The thought of climbing into your car, setting the sat nav, and letting yourself be automatically driven while idly watching cat videos may sound like a far-off fantasy, but this vision of the future may become a reality sooner than you think.
In recent years, innovation has pushed autonomous driving out of the domain of science fiction and firmly into the realms of reality, with companies such as Tesla, Waymo, and Drive.ai pushing for commercial viability.
What is a Self-Driving Car?
A self-driving car is essentially a vehicle capable of operating without human intervention through sensing the immediate environment. A truly self-driving car is capable of getting from A to B without a driver steering, accelerating, braking, or doing anything other than inputting a destination and fiddling with the radio. The U.S. Department of Transportation classifies driving automation on a scale of 0 to 5. Levels 0-2 is where we currently are, with 0 being your plain old manual car without any bells and whistles and 2 being moderns cars with things like lane assist and other partially automated features. Levels 3-5 are where we’re heading, with 5 being full automation, allowing you to relax and let the car take care of everything.
The technology behind self-driving cars relies on an array of sensors, software, computer AI (artificial intelligence), and connectivity with other vehicles. This array of information allows the vehicle to map out its environment, navigate road networks, and respond to hazards.
Do We Need Self-Driving Cars?
While many people will feel wary of a car driving itself, in reality, automation is often a lot safer as human error accounts for 90% of road accidents. As cars become increasingly automated, through the use of 5G and other communicative technology, they will begin “talking” to each other. This communication allows cars to inform each other of what they’re going to do, whether that be turn left, brake suddenly, or accelerate away.
The upshot of this is that we don’t have to rely on human judgment and reaction times. Traffic will effectively become a network of communication where all the vehicles know what each other are doing.
This hope is self-driving cars will result in shorter journey times, the eradication of congestion, and ultimately make car journeys as safe as traveling by plane, an industry that is already mostly automated.
Are We There Yet? The Current State of Autonomous Driving
While there’s still a long way to go before we’re taking a nap as our car ferries us to work, almost all car manufacturers are experimenting with autonomous technology.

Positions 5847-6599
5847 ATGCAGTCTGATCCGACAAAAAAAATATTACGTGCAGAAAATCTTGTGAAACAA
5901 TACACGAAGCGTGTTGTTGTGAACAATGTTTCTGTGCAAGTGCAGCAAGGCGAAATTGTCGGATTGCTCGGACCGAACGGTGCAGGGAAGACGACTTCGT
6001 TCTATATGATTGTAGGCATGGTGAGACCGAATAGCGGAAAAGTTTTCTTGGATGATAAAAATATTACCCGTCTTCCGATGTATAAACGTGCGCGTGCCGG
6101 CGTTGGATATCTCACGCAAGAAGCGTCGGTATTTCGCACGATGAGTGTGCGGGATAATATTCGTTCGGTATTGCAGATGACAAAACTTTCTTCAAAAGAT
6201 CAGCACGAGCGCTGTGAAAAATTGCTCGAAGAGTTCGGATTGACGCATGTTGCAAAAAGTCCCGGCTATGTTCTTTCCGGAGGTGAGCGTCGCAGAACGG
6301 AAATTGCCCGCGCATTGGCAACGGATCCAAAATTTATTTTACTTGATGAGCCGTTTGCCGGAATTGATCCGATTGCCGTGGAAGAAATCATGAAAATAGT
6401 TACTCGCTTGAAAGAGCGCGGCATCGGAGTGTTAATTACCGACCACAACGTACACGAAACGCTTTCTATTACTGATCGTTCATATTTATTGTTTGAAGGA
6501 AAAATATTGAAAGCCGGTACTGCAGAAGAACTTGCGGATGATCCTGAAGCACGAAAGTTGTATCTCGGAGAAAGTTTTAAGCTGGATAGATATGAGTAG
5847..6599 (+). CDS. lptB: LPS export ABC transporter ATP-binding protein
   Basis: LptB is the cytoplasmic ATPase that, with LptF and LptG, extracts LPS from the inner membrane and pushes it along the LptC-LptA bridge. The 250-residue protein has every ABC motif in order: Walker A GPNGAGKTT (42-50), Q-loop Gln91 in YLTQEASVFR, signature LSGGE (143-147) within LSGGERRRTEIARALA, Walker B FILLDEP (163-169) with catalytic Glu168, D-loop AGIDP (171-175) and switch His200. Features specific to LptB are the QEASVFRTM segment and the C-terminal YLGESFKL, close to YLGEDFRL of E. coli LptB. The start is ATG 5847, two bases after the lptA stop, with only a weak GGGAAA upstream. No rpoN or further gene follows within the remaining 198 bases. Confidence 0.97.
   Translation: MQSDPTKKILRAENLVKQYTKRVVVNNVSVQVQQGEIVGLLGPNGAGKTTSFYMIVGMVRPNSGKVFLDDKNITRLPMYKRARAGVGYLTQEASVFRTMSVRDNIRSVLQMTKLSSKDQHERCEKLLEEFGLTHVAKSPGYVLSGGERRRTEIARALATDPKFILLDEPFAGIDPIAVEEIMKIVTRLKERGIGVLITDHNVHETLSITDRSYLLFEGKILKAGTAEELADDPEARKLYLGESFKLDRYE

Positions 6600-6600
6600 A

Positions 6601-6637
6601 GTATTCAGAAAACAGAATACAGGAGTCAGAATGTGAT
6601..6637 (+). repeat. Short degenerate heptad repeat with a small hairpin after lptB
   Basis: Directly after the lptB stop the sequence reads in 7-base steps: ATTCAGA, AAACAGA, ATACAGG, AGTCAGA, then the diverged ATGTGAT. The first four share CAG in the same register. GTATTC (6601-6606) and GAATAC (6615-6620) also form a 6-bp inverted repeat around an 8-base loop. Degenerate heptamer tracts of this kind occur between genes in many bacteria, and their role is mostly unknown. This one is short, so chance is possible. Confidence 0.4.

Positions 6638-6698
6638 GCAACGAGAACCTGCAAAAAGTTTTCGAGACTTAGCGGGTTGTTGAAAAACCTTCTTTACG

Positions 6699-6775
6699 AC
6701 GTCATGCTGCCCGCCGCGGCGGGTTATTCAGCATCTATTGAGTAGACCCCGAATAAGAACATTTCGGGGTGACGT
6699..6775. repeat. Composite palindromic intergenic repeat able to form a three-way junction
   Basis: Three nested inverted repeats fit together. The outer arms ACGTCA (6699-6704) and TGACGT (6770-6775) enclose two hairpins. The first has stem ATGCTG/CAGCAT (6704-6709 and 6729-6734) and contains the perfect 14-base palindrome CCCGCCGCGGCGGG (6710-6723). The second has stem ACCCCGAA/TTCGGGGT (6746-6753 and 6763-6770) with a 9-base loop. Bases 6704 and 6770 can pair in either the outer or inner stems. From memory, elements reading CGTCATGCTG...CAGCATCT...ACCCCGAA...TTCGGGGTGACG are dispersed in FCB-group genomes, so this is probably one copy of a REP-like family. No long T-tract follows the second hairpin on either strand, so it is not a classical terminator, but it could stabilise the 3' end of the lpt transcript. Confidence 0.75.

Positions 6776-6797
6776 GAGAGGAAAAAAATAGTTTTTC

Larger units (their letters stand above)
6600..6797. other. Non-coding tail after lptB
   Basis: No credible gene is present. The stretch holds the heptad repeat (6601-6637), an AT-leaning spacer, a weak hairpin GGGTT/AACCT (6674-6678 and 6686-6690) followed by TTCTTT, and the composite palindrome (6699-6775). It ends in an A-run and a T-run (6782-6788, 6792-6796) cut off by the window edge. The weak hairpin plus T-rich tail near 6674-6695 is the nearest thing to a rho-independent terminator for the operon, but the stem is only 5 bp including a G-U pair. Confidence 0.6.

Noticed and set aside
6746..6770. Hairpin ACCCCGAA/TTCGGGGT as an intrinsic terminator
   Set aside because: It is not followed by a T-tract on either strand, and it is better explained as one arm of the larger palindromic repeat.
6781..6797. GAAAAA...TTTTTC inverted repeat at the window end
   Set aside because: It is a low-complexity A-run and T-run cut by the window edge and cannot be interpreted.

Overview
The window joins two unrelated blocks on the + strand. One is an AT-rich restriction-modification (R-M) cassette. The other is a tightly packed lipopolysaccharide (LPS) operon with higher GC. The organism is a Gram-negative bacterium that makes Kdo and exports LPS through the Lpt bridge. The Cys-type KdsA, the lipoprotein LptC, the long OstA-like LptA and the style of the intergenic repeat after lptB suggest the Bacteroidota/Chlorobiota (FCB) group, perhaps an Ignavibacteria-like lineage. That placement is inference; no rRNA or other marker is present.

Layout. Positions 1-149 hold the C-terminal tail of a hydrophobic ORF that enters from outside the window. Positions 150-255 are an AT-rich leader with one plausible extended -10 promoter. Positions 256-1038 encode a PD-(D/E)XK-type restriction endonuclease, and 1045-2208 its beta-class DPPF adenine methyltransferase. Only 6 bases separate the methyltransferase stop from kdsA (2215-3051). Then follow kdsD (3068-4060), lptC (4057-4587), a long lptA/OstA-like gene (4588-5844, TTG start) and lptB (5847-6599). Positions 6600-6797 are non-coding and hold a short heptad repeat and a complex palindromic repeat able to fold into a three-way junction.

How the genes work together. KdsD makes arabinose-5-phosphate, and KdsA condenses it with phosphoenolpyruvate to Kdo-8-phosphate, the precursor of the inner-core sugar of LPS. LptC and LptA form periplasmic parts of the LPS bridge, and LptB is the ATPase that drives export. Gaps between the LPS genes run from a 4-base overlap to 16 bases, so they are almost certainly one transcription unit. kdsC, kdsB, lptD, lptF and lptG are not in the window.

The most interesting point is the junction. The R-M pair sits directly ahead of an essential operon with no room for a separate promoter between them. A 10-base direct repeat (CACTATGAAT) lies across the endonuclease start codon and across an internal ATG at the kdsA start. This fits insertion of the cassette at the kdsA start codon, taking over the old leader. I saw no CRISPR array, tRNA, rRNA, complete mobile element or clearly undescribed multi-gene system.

Tesla, for example, has Autopilot, a feature that comes as standard on any of their cars which uses a series of cameras to navigate roads and avoid hazards. Though the feature is still early in its development, statistics show it is already nearly as safe as human driving. There are also exciting developments from Waymo, a sister company of Google. The company claims its self-driving vehicles have now covered over 20 million miles on public roads and is hoping to make it “safe and easy for people and things to get around” by deploying fleets of autonomous taxis and trucks across the US.
Uber, too, is heavily invested in autonomous driving, spending upwards of $20m a month to try and develop its own driverless cars, fearing it will be behind the curve otherwise.
Challenges with Self-Driving Cars
Despite heavy investment from the car and public transport industries, there are still a few teething problems with self-driving cars. In March 2018, an automated car being tested with a driver behind the wheel ran a cyclist down, leading to her death. This was the first time an autonomous vehicle had killed a person and served as a stark reminder that the technology is still way off where it needs to be before mass adoption.
The technology is also proving to be a bit of a moral quandary when it comes to responsibility for accidents too. When we reach the point of fully autonomous vehicles, who do we hold accountable when accidents eventually happen? Is it the person behind the wheel? The person who wrote the software built into the car? The car manufacturer? Nobody quite yet knows where to point the finger.
Another key issue is that only 1 in 10 people feel they trust a car to drive itself. While this number will undoubtedly increase over the coming years, many will find it to hand over the reins and trust a machine with their life.
As we move closer to this driverless future, we can look forward to quicker journeys, a cleaner environment, and safer travel. While we have a long way to go, with some significant challenges to overcome, the road ahead looks exciting.